NASA has awarded Hawaii high technology company Nalu Scientific a highly competitive national grant to apply its innovative technology to reduce the cost, size, and power requirements of future orbital and planetary missions.

Nalu Scientific received the $120,000, six-month Phase I Small Business Innovation Research (SBIR) federal grant to design and build SWELL – the Single-photon-sensitive Waveform Enhanced and Lightweight LIDAR system. LIDAR uses reflected laser light to measure distance and scan surfaces and objects.

“Future NASA scientific missions will require remote sensing equipment with lower power, smaller form factors, increased robustness, and higher sensitivities,” explains Nalu Scientific founder and CEO Isar Mostafanezhad. “Adapting LIDAR’s receiver into a ‘system-on-chip’ would achieve these goals and represent a significant advance across numerous applications.”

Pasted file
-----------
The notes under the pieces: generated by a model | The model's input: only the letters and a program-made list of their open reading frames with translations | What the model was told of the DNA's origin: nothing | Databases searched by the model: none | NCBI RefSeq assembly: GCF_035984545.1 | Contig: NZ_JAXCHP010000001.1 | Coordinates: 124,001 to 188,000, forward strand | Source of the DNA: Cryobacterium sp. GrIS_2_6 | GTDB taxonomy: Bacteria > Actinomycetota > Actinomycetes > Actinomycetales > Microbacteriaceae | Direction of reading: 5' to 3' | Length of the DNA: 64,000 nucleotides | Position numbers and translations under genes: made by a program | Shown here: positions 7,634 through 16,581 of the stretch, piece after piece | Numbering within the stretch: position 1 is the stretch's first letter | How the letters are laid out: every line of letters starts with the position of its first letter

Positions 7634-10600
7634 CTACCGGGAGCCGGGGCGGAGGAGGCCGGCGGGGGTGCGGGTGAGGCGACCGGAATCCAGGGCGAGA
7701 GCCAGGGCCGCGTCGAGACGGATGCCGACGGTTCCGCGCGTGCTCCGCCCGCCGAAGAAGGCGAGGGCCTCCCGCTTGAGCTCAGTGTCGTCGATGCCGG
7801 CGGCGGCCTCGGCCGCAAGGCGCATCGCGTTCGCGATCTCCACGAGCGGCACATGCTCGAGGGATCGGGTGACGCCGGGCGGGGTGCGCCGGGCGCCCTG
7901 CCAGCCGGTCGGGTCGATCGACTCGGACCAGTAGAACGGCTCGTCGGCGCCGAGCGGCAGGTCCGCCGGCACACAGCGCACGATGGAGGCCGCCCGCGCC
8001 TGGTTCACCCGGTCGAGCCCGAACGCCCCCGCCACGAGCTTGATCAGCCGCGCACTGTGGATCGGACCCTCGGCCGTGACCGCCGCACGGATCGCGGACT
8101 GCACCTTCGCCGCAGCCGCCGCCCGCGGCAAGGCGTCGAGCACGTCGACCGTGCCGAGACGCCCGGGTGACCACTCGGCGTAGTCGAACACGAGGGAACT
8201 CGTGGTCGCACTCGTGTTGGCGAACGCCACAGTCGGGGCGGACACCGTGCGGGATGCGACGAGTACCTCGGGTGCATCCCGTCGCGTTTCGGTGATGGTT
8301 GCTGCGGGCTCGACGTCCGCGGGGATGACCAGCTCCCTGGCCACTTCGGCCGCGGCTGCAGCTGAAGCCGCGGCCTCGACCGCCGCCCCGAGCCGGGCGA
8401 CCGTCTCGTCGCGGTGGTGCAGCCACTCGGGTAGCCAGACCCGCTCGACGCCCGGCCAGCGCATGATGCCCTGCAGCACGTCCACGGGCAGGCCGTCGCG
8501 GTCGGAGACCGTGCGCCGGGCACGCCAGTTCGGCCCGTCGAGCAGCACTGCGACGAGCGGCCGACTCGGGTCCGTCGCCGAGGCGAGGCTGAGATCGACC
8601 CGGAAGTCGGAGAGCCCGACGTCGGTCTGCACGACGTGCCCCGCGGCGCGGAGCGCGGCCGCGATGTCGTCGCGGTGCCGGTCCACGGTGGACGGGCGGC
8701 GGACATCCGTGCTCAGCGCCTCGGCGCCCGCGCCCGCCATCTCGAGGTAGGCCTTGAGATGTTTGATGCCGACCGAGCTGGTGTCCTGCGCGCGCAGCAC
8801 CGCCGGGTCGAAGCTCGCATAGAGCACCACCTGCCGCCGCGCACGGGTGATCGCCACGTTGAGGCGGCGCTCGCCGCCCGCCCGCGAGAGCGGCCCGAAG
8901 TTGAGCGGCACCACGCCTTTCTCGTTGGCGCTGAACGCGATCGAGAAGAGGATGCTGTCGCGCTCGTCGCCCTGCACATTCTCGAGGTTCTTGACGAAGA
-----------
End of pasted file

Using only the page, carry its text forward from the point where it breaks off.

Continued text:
SWELL will be based on Nalu Scientific’s low Size, Weight, and Power (SWaP) Application Specific Integrated Circuits (ASICs), which enable high precision time measurements down to a picosecond (one trillionth of a second) using special built-in digital signal processing and control interfaces. For NASA, SWELL could boost LIDAR applications by taking extremely precise time of flight (ToF) single-photon measurements of back-scattered laser light pulses.

Dr. Ben Rotter, who received his Physics Ph.D. from UH Manoa heads the SWELL project.

“SWELL could be used in LIDAR imaging systems deployed in high orbit, or in high-precision and low power imaging sensors for planetary missions,” Rotter says. “Our technology can also be applied to other industries, such as orbital geospatial mapping.”